Accompanying the text are numerous photos of real fossils, clear line drawings, and some outstanding paleoart, my favorites being the nighttime rendition of Scleromochlus, an incredibly detailed painting of Baryonyx, and nesting Maiasauras. 

Dinosaurs. How They Lived And Evolved. 
Darren Naish & Paul Barrett
Photo Credit: Paul Cianfaglione
Useful in every way, Dinosaurs; How They Lived and Evolved, is a must have book for any dinosaur fan both young and old. This is a very good book!

Saturday, September 15, 2018

Avian Skull Frontal Humps; a proposed purpose for certain cranial protrusions

When the movie Jurassic Park was first released in 1993, it was pretty cutting-edge for its time. It not only pushed the limits of film technology, it also depicted the dinosaurs as accurately as they could base upon known scientific theories of the day. 

From the notion that birds were a derived group of theropod dinosaurs to analysis into DNA extraction from amber, the movie’s creators appeared to be acknowledging the publics need for more scientific input.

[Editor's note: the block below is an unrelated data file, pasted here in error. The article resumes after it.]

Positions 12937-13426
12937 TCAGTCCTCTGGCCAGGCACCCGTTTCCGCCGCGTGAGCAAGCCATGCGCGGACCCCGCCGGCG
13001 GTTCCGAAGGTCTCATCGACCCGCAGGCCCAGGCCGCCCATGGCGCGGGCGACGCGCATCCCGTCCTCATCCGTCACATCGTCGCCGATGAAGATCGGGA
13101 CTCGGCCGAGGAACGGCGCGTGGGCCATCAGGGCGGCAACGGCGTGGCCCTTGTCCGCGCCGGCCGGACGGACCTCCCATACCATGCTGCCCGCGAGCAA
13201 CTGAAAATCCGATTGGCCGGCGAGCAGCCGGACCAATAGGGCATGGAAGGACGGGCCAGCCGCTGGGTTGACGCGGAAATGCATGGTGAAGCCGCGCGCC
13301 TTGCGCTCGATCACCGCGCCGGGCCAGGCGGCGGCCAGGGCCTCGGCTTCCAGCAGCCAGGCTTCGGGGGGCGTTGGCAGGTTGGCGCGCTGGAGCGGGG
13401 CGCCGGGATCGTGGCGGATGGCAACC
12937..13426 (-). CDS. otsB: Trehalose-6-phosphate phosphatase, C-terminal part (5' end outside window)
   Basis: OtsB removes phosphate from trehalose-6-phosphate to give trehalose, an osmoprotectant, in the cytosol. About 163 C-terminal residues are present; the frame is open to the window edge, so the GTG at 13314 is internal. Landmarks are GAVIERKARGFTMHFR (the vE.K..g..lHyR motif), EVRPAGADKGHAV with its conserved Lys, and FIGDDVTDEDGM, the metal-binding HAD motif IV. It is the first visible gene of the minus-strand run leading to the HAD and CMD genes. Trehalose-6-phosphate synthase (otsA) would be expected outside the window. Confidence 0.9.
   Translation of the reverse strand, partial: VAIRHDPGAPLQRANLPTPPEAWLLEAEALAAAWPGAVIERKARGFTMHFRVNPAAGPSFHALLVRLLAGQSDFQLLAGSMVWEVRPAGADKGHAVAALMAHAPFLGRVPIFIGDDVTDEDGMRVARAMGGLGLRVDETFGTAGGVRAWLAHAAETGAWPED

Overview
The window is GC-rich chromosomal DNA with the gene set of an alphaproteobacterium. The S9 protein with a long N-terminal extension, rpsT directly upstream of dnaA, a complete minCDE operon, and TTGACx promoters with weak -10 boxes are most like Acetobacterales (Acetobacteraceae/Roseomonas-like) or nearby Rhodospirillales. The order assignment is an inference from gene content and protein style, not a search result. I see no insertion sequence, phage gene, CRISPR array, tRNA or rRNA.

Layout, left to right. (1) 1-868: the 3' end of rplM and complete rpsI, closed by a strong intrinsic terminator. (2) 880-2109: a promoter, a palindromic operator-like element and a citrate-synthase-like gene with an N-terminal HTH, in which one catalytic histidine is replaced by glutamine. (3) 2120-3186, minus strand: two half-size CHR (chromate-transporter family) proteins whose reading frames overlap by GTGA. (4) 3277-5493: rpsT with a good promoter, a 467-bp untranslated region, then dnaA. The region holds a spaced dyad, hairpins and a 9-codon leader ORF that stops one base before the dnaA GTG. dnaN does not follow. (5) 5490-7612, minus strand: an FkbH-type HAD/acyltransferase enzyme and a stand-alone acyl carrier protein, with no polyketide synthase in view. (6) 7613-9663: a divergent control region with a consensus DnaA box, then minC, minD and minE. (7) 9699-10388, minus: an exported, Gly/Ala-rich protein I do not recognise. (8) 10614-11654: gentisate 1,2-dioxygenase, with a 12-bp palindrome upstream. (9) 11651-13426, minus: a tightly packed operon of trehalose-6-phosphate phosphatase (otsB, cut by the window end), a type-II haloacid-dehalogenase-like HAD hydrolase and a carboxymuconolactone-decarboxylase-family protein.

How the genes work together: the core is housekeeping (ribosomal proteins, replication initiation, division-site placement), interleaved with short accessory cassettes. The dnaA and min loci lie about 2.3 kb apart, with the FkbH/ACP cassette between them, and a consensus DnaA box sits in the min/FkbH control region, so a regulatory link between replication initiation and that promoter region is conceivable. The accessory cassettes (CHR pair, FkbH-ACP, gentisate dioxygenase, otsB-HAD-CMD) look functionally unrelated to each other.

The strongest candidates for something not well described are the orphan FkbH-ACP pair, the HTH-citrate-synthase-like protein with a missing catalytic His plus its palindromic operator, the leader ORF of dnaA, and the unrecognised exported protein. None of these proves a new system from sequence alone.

Since then, the movie’s premises and topics have fallen flat, while at the same time ignoring such obvious dinosaurian traits as feather integument.

However, the lack of feathers is not the only evidence being overlooked in today’s films. Social behavior also seems to be taken a hit, especially in the latest installment of Jurassic World Fallen Kingdom, where movie hero Stygimoloch is seen headbutting everyone, and everything in its path.

At first glance, Stygimoloch takes on the role of Cretaceous Bighorn Sheep rather well. The morphology of their domed heads appears ideal as a battering ram for settling social conflicts among themselves, and against potential predators.

Stygimoloch Fossil Skull
Image Property of: Wikimedia Commons
But does this type of social behavior transfer over to other animals such as birds, which also posses a wide array of casques and bony cranial protuberances. Are these casques and bony cranial protuberances of birds also used for settling social conflicts?